Do it at home: Start using a finished box in your easiest, lowest stress routine at home. 

Tuesday, March 5, 2013

I Will Never Ever Live Without My White Cane...

One of my students forwarded this and I LOVE it! Check this out and catch this chica's spirit:
 I WILL NEVER EVER LIVE WITHOUT MY CANE!!! Parents, stop using sighted guide all the time. Kids, pick your white canes and USE them!

Check this link out RIGHT NOW:
Kudos to you, Precious Perez, on lyrics (and singing) well done!!

Saturday, March 2, 2013

Cane Techniques Part Two

Thanks again to our fantastic mobility instructor friend, Jessica, for her follow up on her super helpful handout on cane techniques. This week I am happy to share part two of her handout.

Cane Technique 201
by Jessica Eichfeld, COMS 

Lesson 1: Approaching Stairs 
Anchor Cane: When student approaches stairs whether going up or down, he or she should anchor their cane against the first step until first foot approaches the step. This gives a reference of where the step is located and how steep the steps are.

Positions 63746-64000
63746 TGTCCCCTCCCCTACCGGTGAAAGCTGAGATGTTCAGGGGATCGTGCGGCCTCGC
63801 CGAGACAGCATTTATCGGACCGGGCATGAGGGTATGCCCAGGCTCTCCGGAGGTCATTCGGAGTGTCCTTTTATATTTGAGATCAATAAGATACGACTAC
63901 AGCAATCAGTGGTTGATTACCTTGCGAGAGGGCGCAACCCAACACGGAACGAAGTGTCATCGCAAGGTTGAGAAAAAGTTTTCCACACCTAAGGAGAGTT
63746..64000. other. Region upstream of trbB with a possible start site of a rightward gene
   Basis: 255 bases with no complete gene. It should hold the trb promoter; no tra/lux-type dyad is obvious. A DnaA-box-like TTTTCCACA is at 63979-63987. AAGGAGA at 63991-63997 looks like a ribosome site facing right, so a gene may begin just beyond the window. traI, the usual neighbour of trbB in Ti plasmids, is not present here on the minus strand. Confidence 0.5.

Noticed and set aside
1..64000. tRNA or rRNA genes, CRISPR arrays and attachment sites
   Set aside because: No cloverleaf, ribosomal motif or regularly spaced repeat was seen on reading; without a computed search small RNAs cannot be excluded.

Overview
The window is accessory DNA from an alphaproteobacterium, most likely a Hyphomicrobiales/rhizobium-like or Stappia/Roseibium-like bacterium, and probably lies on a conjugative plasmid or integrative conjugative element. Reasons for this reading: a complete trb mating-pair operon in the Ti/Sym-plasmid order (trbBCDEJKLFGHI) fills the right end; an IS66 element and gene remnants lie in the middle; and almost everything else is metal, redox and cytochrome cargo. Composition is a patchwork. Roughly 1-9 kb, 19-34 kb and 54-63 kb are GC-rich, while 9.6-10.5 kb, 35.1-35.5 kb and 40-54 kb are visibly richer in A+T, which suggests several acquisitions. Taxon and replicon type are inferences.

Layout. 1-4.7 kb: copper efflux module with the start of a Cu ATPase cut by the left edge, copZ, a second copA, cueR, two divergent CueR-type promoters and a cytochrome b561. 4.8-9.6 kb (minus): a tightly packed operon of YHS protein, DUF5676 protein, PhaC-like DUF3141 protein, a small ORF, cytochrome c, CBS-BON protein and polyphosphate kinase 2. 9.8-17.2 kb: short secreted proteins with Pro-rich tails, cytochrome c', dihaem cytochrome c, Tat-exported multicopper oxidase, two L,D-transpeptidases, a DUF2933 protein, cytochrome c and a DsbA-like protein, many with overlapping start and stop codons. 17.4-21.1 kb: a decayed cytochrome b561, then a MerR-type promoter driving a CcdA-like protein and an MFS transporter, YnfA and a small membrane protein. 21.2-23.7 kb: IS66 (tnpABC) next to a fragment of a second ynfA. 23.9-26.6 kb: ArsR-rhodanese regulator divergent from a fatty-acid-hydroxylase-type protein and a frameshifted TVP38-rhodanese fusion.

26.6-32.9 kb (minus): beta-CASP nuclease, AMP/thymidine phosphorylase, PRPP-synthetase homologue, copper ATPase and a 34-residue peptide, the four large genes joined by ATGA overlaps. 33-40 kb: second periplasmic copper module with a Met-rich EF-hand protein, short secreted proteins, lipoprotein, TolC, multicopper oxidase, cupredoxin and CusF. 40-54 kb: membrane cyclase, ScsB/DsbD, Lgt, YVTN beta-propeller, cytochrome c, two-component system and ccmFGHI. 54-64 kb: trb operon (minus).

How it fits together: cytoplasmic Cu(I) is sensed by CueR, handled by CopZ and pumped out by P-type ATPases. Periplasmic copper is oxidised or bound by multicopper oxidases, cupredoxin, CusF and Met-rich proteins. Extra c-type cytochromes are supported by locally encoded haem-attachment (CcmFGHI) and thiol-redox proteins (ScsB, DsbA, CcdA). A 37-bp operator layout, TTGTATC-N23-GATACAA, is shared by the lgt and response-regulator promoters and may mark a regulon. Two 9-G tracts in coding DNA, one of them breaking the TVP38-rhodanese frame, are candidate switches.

* After approach, if right hand is used for the cane then cane should be switched to left hand to allow use of the railing.
Lesson 2: Stairs - Cane Grip and Arm Position 
Grip: Thumbs down, thumb is on the flat part of the grip.

Arm Position: Extended at least one step ahead and cane is at a slight angle to the right. Some may need to lower hand on the grip if cane is to long.

Grip: Index finger grip (See Correct Cane Technique 101)

Arm Position: Extended at least one step ahead and cane is at a slight angle to the right.


Lesson 3: Ascending and Descending Stairs
Ascending Stairs: Cane is always at least one step ahead to eliminate tripping. The cane tip lightly bounces off the lip of each step until it reaches the landing, where it floats into open space. Student will at that time go back to index finger grip.

Descending Stairs: Cane is again one step ahead; the tip should lightly tap each step until the cane glides along the landing.


Lesson 4: Doors
Approach: When door is found, anchor cane against door and find door handle. If right hand is used for cane, cane needs to be switched into left hand and right hand is used to open the door; if double doors also use right side.

Going Through Door: Cane goes through door first, to locate any obstacles or drop offs. Once student is through the door he or she can switch cane hands if needed.